[R] Re: Thanks Frank, setting graph parameters, and why social scientists don't use R

John Maindonald john.maindonald at anu.edu.au
Wed Aug 18 12:57:22 CEST 2004

There are answers that could and should be applied in specific 
situations.  At least in academia and in substantial research teams, 
statisticians ought to have a prominent part in many of the research 
teams.  Senior statisticians should have a prominent role in deciding 
the teams to which this applies.  why should it be ok to do combine 
high levels of chemical expertise with truly appalling statistical 
misunderstandings, to the extent that the suppose chemical insights are 
not what they appear to be?

There should be a major focus on training application area students on 
training them to understand important ideas, to recognize when they are 
out of their depth, and to work with statisticians.

There should be much more use of statisticians in the refereeing of 
published papers.  Editors need to seek advice from experienced 
statisticians (some do) on what sorts of papers are candidates for 
statistical refereeing.

Publication in an archive of the data that have been used for a paper 
could be a huge help, so that others can check whether the data really 
do support the conclusion.  Even better, as Robert Gentleman has 
argued, would/will be papers that can be processed through Sweave or 
its equivalent.

Really enlightened people (in the statistical sense) in the applied 
communities will latch onto R, as some are doing, because the 
limitations inherent in much other software so often lead to crippled 
and/or misleading analyses.  Increasingly, we can hope that it will 
become difficult for statistics to in various applied area communities 
to proceed on its merry way, ignorant of or ignoring most of what has 
happened in the mainstream statistical community in the past 20 years.

The statistical community needs to be a lot more aggressive in 
demanding adequate standards of data analysis in applied areas, at the 
same time suggesting ways in which it can work with application area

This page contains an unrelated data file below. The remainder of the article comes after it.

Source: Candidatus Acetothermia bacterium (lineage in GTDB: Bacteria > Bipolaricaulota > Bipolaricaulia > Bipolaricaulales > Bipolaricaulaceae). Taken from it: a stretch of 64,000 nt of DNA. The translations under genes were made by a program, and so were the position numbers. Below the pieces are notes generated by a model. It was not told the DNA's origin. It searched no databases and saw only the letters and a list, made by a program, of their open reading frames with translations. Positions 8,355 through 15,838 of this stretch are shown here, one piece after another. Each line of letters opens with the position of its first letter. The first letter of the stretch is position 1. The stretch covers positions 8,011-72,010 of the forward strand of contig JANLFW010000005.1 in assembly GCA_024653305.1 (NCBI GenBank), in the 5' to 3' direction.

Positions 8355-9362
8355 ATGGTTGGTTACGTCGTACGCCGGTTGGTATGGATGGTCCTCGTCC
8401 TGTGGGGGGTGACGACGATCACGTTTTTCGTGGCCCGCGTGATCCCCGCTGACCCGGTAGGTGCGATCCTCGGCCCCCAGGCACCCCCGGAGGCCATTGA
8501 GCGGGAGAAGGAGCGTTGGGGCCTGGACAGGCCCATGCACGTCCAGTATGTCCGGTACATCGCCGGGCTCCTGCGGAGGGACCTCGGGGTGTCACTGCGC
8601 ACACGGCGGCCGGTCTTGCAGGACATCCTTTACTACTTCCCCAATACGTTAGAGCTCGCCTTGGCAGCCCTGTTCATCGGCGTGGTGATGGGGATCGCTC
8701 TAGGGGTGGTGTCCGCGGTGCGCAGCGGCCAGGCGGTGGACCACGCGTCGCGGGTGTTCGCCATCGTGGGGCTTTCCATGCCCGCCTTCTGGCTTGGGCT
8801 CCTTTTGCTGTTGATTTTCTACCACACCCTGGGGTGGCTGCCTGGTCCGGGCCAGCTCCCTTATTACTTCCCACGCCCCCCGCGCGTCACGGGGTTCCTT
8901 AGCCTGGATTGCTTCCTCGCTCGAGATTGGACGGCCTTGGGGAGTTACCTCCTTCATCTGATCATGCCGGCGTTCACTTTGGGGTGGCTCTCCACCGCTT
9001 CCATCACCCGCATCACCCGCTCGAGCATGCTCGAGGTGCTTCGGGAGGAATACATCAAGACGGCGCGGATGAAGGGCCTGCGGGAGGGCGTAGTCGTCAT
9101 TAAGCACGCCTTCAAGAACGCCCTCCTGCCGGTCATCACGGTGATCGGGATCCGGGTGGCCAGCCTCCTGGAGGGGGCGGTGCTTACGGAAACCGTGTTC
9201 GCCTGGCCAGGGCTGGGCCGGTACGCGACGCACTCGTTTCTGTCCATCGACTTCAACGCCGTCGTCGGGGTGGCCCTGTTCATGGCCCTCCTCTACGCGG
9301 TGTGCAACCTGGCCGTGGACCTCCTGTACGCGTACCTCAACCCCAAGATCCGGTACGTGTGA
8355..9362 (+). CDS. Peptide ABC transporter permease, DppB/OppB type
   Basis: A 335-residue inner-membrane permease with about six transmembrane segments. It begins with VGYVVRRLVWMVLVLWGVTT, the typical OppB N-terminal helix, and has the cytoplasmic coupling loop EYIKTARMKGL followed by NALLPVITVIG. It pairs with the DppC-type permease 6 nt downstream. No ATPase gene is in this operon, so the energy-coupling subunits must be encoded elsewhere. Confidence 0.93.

people to improve standards.

It is also fair to comment that the situation is very uneven.  There 
are some areas where the standards are pretty reasonable, at least for 
the types of problems that typically come up in those areas.
John Maindonald.

John Maindonald             email: john.maindonald at anu.edu.au
phone : +61 2 (6125)3473    fax  : +61 2(6125)5549
Centre for Bioinformation Science, Room 1194,
John Dedman Mathematical Sciences Building (Building 27)
Australian National University, Canberra ACT 0200.

On 18 Aug 2004, Bert Gunter wrote:
So we see fairly frequently indications
of misunderstanding and confusion in using R. But the problem isn't R 
-- it's that users don't know enough statistics.

. . . .
I wish I could say I had an answer for this, but I don't have a clue. I 
do not thing it's fair to expect a mechnical engineer or psychologist 
or biologist to have the numerous math and statistical courses and 
experience in their training that would provide the base they need. For 
one thing, they don't have the time in their studies for this; for 
another, they may not have the background or interest -- they are, 
after all, mechanical engineers or biologists, not statisticians. 
Unfortunately, they could do their jobs as engineers and scientists a 
lot better if they did know more
statistics.  To me, it's a fundamental conundrum, and no one is to 
blame. It's just the reality, but it is the source for all kinds of 
frustrations on both sides of the statistical divide, which both you 
and Roger expressed in your own ways.
. . . .

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